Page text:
Author Topic: SMD resistor with marking  (Read 594 times)

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Offline tszabooTopic starter

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SMD resistor with marking
« on: May 27, 2024, 08:51:23 am »
I design PCBs that get used in ATEX/IECEx electronics, and are intrinsically safe. It means that the electronics could go into areas where there are gasses in the air that are combustible. The electronics therefore have to fulfill a lot of requirements.

Here is my trouble: I was using a resistor provider, that over the past 2 years silently removed all markings from their resistors. Even the large, 2512 parts don't have marking on them anymore. To make matters worse, I use the regular and the high power variant of the same series, and there is zero way of telling them apart. This is an issue, because visual inspection of the board no longer makes it possible to identify a wrongly placed part. Some of these resistors provide safety to the electronics, so having the wrong part could mean dangerous situations or recalls.
And measuring is not possible after conformally coating the electronics.

I would like to switch to a provider that is:
-made by a reliable supplier
-provides highly reliable parts
-have good documentation
-and has markings on their part
-comes in reels
-doesn't cost an arm and a leg.
Their portfolio should also be "complete" meaning E192 from 0 Ohm to Megaohm, and all parts from 0402, 0603,0805 2010 and 2512, and usually stocked. 0402 might be without marking.

Any recommendation?
« Last Edit: May 27, 2024, 08:53:15 am by tszaboo »
 

Offline temperance

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Re: SMD resistor with marking
« Reply #1 on: May 27, 2024, 11:05:04 am »
Quote
Any recommendation?

We use a flying probe tester in our production line and test points for each component.

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I use the regular and the high power variant of the same series
Does the printing on a the high power variant look different? Just asking because I've never seen any difference.
 

Offline tszabooTopic starter

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Re: SMD resistor with marking
« Reply #2 on: May 27, 2024, 11:24:11 am »
Quote
Any recommendation?

We use a flying probe tester in our production line and test points for each component.

We do a combination of AIO, flying probe at the the assembly house, visual inspection and ICT at our site.
Unfortunately you cannot measure ~100KOhm resistors in circuit reliably, so imagine a resistor adjustable voltage clamp is already something that could be very problematic. And there is the issue that an automated machine with incorrect settings might let everything through. Visual inspection is important, it catched nonconforming PCBAs before, and our ICT doesn't provide 100% coverage.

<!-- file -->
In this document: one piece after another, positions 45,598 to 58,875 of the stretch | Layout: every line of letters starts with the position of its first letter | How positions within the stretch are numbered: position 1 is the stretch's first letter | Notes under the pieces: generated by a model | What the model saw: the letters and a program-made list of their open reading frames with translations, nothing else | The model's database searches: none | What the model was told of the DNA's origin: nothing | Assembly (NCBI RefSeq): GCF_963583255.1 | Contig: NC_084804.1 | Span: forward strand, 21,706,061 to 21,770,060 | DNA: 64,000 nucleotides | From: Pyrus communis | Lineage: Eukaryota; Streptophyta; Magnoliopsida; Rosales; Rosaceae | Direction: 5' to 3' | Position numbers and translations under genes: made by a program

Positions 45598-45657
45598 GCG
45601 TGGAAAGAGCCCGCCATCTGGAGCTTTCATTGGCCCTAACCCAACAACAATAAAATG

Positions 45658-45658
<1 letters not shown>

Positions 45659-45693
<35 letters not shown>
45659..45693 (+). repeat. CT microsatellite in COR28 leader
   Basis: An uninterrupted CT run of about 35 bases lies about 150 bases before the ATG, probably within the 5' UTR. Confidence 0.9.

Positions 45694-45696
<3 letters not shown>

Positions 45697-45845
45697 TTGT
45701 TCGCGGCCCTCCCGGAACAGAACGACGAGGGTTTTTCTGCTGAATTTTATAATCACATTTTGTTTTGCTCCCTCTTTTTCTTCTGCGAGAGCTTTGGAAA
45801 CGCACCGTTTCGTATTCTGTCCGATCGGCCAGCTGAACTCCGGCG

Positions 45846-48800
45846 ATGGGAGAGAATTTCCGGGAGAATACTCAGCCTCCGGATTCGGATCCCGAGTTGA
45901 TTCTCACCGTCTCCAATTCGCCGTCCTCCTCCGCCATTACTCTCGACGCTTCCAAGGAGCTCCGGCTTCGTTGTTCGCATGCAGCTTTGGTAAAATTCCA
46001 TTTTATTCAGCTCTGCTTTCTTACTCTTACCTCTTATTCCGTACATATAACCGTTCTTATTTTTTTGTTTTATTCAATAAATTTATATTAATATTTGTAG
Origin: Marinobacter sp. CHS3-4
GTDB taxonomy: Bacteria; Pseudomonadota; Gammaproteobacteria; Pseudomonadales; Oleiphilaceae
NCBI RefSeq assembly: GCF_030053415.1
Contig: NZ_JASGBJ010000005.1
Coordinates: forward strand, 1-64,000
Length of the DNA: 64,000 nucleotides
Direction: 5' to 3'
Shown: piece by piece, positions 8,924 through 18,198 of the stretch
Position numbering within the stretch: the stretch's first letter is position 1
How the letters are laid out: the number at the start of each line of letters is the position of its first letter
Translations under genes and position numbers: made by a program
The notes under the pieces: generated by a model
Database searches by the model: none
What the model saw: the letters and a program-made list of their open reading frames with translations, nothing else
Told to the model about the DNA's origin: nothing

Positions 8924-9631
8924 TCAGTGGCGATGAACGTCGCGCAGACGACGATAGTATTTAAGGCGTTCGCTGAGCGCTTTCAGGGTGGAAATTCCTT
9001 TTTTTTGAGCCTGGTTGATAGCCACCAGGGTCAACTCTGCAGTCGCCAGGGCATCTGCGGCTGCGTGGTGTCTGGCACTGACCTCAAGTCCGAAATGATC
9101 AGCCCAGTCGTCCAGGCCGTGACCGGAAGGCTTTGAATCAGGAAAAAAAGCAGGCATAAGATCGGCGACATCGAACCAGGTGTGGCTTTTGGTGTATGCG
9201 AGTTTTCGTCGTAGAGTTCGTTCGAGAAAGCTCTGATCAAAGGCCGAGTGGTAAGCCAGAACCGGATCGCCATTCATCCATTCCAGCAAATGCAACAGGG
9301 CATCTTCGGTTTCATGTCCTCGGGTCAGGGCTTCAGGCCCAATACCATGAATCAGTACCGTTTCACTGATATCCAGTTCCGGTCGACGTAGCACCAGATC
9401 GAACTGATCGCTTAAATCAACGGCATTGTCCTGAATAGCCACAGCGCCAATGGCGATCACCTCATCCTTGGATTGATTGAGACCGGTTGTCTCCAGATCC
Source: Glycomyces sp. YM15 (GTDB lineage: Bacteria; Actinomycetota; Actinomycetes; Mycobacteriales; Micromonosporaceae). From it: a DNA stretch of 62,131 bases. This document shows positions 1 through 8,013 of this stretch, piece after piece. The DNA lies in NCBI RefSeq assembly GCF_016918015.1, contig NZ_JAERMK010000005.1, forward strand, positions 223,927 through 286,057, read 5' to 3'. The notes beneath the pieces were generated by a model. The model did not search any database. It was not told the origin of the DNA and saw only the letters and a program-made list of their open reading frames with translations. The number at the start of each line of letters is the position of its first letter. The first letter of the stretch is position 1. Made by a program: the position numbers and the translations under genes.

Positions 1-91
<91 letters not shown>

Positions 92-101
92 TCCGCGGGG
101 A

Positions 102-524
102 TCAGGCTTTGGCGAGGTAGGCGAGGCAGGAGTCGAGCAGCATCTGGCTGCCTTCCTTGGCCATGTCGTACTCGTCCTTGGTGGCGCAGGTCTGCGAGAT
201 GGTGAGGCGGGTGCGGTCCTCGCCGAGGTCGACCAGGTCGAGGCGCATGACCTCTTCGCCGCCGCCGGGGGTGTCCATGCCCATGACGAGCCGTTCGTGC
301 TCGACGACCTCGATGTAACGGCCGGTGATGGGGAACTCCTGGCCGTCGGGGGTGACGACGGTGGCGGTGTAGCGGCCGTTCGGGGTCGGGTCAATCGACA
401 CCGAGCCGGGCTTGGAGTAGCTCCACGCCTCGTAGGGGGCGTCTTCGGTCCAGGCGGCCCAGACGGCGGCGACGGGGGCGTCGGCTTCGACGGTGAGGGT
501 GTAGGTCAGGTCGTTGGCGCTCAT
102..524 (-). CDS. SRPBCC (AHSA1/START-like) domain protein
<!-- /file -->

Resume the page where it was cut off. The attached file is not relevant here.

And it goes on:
Does the printing on a the high power variant look different? Just asking because I've never seen any difference.
The CRCW-HP has double sided resistive element for the high power versions, so it's visually different, but I cannot tell them apart unless they are next to each other.

 

Offline exmadscientist

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Re: SMD resistor with marking
« Reply #3 on: May 28, 2024, 10:40:43 am »
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silently
To their credit, they did issue a PCN about this. I promptly dropped them as a supplier when I received that PCN, so I know it happened....

KOA's RK73B RK73H series meets your need, except that E96 in 0603 it is not marked. (I also don't know if they offer E192, because in general E192 is so badly stocked that I simply never use it. I don't know that anyone really offers it.) They have the added advantage that they are blue, which means you can tell immediately if someone swapped out one of your parts without telling you. No one marks 0402s -- no one -- but their 0402 jumpers at least are green, which is very nice. They also offer red (red! so distinguishable!) surge rated parts, which are nice but a little pricey for what they are. These are my favorites because they are so easy to recognize.

Yageo is also excellent and very widely stocked. Stackpole is very good but historically not as well stocked. Both are well marked at 0603 (even E96) and above and describe their markings, either in documentation (Yageo) or on their ordering site (Stackpole). I will usually buy KOA for most parts then fill in with these guys.

Susumu is nice for thin films as their markings are distinctive to the company. However, they don't describe what they will and won't mark. I recall they didn't mark at least one thing I was expecting to have marked, but that might have been an oddball. They do mark 0603 in E24 and E96 and 0805 and up fully.